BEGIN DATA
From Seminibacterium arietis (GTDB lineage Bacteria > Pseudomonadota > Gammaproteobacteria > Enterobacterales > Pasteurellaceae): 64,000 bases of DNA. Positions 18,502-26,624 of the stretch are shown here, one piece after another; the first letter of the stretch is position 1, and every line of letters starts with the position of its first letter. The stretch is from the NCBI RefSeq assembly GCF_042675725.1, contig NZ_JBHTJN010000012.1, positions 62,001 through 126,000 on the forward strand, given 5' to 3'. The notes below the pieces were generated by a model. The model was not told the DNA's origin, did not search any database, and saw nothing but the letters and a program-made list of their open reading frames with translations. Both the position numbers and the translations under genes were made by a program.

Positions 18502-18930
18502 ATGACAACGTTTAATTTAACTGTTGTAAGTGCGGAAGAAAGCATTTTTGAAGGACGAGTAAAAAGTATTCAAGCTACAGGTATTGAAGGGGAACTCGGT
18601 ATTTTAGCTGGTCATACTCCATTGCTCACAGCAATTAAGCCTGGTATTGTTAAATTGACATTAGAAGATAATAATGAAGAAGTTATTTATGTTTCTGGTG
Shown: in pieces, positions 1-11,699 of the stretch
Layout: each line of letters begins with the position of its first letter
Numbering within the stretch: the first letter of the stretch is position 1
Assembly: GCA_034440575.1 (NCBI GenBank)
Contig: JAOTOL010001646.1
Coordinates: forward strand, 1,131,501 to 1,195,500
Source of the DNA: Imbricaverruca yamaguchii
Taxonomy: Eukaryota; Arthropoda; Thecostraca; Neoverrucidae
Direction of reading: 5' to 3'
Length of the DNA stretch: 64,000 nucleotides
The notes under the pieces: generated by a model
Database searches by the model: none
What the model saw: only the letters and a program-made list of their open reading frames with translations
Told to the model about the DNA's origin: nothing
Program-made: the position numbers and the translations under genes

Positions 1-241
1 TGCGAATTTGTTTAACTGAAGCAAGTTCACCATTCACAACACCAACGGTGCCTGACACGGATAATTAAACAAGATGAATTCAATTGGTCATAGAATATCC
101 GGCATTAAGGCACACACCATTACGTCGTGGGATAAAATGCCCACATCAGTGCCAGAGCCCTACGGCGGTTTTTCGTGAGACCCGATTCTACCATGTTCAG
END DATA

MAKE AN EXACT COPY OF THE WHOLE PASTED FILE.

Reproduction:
From Seminibacterium arietis (GTDB lineage Bacteria > Pseudomonadota > Gammaproteobacteria > Enterobacterales > Pasteurellaceae): 64,000 bases of DNA. Positions 18,502-26,624 of the stretch are shown here, one piece after another; the first letter of the stretch is position 1, and every line of letters starts with the position of its first letter. The stretch is from the NCBI RefSeq assembly GCF_042675725.1, contig NZ_JBHTJN010000012.1, positions 62,001 through 126,000 on the forward strand, given 5' to 3'. The notes below the pieces were generated by a model. The model was not told the DNA's origin, did not search any database, and saw nothing but the letters and a program-made list of their open reading frames with translations. Both the position numbers and the translations under genes were made by a program.

Positions 18502-18930
18502 ATGACAACGTTTAATTTAACTGTTGTAAGTGCGGAAGAAAGCATTTTTGAAGGACGAGTAAAAAGTATTCAAGCTACAGGTATTGAAGGGGAACTCGGT
18601 ATTTTAGCTGGTCATACTCCATTGCTCACAGCAATTAAGCCTGGTATTGTTAAATTGACATTAGAAGATAATAATGAAGAAGTTATTTATGTTTCTGGTG
Shown: in pieces, positions 1-11,699 of the stretch
Layout: each line of letters begins with the position of its first letter
Numbering within the stretch: the first letter of the stretch is position 1
Assembly: GCA_034440575.1 (NCBI GenBank)
Contig: JAOTOL010001646.1
Coordinates: forward strand, 1,131,501 to 1,195,500
Source of the DNA: Imbricaverruca yamaguchii
Taxonomy: Eukaryota; Arthropoda; Thecostraca; Neoverrucidae
Direction of reading: 5' to 3'
Length of the DNA stretch: 64,000 nucleotides
The notes under the pieces: generated by a model
Database searches by the model: none
What the model saw: only the letters and a program-made list of their open reading frames with translations
Told to the model about the DNA's origin: nothing
Program-made: the position numbers and the translations under genes

Positions 1-241
1 TGCGAATTTGTTTAACTGAAGCAAGTTCACCATTCACAACACCAACGGTGCCTGACACGGATAATTAAACAAGATGAATTCAATTGGTCATAGAATATCC
101 GGCATTAAGGCACACACCATTACGTCGTGGGATAAAATGCCCACATCAGTGCCAGAGCCCTACGGCGGTTTTTCGTGAGACCCGATTCTACCATGTTCAG